Skip to content


  • Letter
  • Open Access

Abnormal saline: the unphysiological bag of brine

Critical Care201418:673

  • Published:


No abstract


  • Normal Saline
  • Balance Salt Solution
  • Resuscitative Fluid
  • Sodium Lactate
  • Endotoxic Shock

Duburcq and colleagues, in their article published in Critical Care, showed improved oxygenation, hemodynamic parameters, and microvascular reactivity in an experimental porcine endotoxic shock model with use of hypertonic sodium lactate 11.2% [1]. We applaud the authors for embarking on the arduous quest for the ideal resuscitative fluid, which has historically been fraught with shortcomings.

The control group in this experimental model was subjected to an infusion of 0.9% normal saline. Normal saline has become almost ubiquitous in patient care. More evidence is emerging that this so-called lifeblood, as unphysiological as it is, may be causing undue harm to our patients. A 0.9% normal saline infusion has been demonstrated to cause decreased renal blood flow velocity and renal cortical tissue perfusion in healthy volunteers [2]. Abnormal saline was also associated with increased incidence of acute kidney injury and need for renal replacement therapy in a cohort of critically ill patients [3] and had a higher in-hospital mortality rate than more balanced salt solutions [4]. The significant chloride content of normal saline has been implicated in its adverse effect on acid–base status. It has become more evident that the use of balanced salt solutions may be associated with reduced mortality in the septic population [4],[5].

Given the mounting evidence against the use of normal saline, I believe it would be better served if, firstly, the normal saline arm is replaced with one with a balanced salt solution. Secondly, I suggest the experimental model should include a true control arm that did not receive any resuscitative fluids.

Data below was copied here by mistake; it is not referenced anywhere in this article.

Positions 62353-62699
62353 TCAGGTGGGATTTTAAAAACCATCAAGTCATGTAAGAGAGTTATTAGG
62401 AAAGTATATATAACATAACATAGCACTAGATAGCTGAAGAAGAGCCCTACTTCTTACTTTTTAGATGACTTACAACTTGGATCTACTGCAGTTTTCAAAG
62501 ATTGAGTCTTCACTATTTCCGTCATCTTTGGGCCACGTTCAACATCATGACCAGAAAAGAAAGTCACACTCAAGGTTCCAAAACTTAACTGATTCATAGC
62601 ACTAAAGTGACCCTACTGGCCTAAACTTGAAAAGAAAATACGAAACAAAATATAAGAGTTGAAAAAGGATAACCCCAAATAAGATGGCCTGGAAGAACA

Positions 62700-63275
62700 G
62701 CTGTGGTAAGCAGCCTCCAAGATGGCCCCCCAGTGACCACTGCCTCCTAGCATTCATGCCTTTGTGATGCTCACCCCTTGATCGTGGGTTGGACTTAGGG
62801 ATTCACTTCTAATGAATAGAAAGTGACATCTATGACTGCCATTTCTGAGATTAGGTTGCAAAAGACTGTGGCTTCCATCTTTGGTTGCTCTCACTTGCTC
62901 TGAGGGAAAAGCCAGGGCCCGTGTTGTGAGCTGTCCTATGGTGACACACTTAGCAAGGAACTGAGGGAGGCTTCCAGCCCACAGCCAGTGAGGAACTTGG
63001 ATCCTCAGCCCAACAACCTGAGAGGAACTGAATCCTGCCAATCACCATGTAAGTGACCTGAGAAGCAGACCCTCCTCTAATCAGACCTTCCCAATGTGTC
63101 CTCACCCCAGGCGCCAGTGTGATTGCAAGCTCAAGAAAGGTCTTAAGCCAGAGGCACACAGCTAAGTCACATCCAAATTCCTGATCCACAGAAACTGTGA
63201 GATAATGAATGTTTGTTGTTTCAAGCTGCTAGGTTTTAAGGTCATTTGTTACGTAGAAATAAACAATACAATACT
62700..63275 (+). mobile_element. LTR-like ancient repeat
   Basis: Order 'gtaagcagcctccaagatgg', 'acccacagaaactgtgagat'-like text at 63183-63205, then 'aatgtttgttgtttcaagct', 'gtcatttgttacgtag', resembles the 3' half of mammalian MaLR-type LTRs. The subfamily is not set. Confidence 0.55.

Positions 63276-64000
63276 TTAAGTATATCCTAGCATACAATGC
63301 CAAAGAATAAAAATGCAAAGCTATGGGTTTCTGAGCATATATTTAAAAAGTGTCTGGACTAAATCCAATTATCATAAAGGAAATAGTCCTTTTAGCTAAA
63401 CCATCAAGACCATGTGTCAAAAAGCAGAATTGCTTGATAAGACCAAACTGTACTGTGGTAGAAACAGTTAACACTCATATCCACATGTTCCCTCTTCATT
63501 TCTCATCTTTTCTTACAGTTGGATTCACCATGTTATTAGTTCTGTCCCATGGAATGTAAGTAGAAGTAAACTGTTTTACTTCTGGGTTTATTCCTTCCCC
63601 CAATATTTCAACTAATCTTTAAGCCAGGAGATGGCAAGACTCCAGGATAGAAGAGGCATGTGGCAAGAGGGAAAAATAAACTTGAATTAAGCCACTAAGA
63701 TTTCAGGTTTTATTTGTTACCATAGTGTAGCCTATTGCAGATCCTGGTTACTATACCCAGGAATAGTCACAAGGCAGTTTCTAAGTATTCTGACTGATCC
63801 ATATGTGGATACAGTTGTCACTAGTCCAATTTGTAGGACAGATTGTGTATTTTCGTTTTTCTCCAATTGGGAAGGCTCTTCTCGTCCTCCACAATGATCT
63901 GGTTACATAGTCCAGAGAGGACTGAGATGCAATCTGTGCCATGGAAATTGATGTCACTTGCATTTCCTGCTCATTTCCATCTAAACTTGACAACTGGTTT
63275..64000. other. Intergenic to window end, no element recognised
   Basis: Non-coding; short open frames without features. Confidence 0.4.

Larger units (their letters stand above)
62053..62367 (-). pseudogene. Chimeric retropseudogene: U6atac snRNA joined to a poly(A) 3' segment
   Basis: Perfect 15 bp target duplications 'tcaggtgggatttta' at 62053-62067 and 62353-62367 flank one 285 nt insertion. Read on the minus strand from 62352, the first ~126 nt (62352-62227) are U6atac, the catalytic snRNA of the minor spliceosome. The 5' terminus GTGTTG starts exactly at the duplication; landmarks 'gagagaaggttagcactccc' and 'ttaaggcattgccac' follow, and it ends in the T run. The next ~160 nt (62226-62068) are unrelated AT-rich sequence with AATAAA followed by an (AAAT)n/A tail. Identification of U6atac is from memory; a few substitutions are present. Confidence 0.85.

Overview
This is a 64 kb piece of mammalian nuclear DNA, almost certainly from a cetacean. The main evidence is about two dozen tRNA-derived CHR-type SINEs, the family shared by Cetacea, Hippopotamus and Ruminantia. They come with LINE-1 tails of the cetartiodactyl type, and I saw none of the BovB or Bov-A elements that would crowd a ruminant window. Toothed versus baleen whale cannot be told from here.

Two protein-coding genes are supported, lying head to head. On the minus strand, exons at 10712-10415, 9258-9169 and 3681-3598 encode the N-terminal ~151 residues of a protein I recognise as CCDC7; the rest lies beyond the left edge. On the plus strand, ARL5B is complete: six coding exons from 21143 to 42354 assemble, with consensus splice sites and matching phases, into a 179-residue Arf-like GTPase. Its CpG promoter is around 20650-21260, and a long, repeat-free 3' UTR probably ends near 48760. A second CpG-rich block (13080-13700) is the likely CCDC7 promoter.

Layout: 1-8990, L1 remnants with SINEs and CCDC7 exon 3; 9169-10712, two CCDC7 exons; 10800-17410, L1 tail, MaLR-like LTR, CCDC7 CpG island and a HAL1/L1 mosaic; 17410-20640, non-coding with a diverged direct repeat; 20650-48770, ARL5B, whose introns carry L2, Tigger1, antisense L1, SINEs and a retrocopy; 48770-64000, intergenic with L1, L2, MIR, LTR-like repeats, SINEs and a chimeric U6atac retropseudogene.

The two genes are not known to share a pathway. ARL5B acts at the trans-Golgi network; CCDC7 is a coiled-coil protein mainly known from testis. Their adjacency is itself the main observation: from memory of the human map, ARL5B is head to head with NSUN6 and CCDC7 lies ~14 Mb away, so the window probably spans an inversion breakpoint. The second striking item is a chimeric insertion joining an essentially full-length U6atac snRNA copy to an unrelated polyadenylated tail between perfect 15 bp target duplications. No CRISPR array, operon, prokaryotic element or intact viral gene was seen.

Authors’ Affiliations

Respiratory Institute, Cleveland Clinic, 9500 Euclid Avenue, Cleveland, 44195, OH, USA


  1. Duburcq T, Favory R, Mathieu D, Hubert T, Mangalaboyi J, Gmyr V, Quintane L, Maboudou P, Pattou F, Jourdain M: Hypertonic sodium lactate improves fluid balance and hemodynamics in porcine endotoxic shock. Crit Care. 2014, 18: 467-10.1186/s13054-014-0467-3.PubMedView ArticleGoogle Scholar
  2. Chowdhury AH, Cox EF, Francis ST, Lobo DN: A randomized, controlled, double-blind crossover study on the effects of 2-L infusions of 0.9% saline and plasma-lyte® 148 on renal blood flow velocity and renal cortical tissue perfusion in healthy volunteers. Ann Surg. 2012, 256: 18-24. 10.1097/SLA.0b013e318256be72.PubMedView ArticleGoogle Scholar
  3. Yunos NM, Bellomo R, Hegarty C, Story D, Ho L, Bailey M: Association between a chloride-liberal vs chloride-restrictive intravenous fluid administration strategy and kidney injury in critically ill adults. JAMA. 2012, 308: 1566-1572. 10.1001/jama.2012.13356.PubMedView ArticleGoogle Scholar
  4. Raghunathan K, Shaw A, Nathanson B, Stürmer T, Brookhart A, Stefan MS, Setoguchi S, Beadles C, Lindenauer PK: Association between the choice of IV crystalloid and in-hospital mortality among critically ill adults with sepsis. Crit Care Med. 2014, 42: 1585-1591. 10.1097/CCM.0000000000000305.PubMedView ArticleGoogle Scholar
  5. Rochwerg B, Alhazzani W, Sindi A, Heels-Ansdell D, Thabane L, Fox-Robichaud A, Mbuagbaw L, Szczeklik W, Alshamsi F, Altayyar S, Ip WC, Li G, Wang M, Wludarczyk A, Zhou Q, Guyatt GH, Cook DJ, Jaeschke R, Annane D: Fluid resuscitation in sepsis: a systematic review and network meta-analysis. Ann Intern Med. 2014, 161: 347-355. 10.7326/M14-0178.PubMedView ArticleGoogle Scholar


© Senussi.; licensee BioMed Central Ltd. 2014

This article is published under license to BioMed Central Ltd. This is an Open Access article distributed under the terms of the Creative Commons Attribution License (, which permits unrestricted use, distribution, and reproduction in any medium, provided the original work is properly credited. The Creative Commons Public Domain Dedication waiver ( applies to the data made available in this article, unless otherwise stated.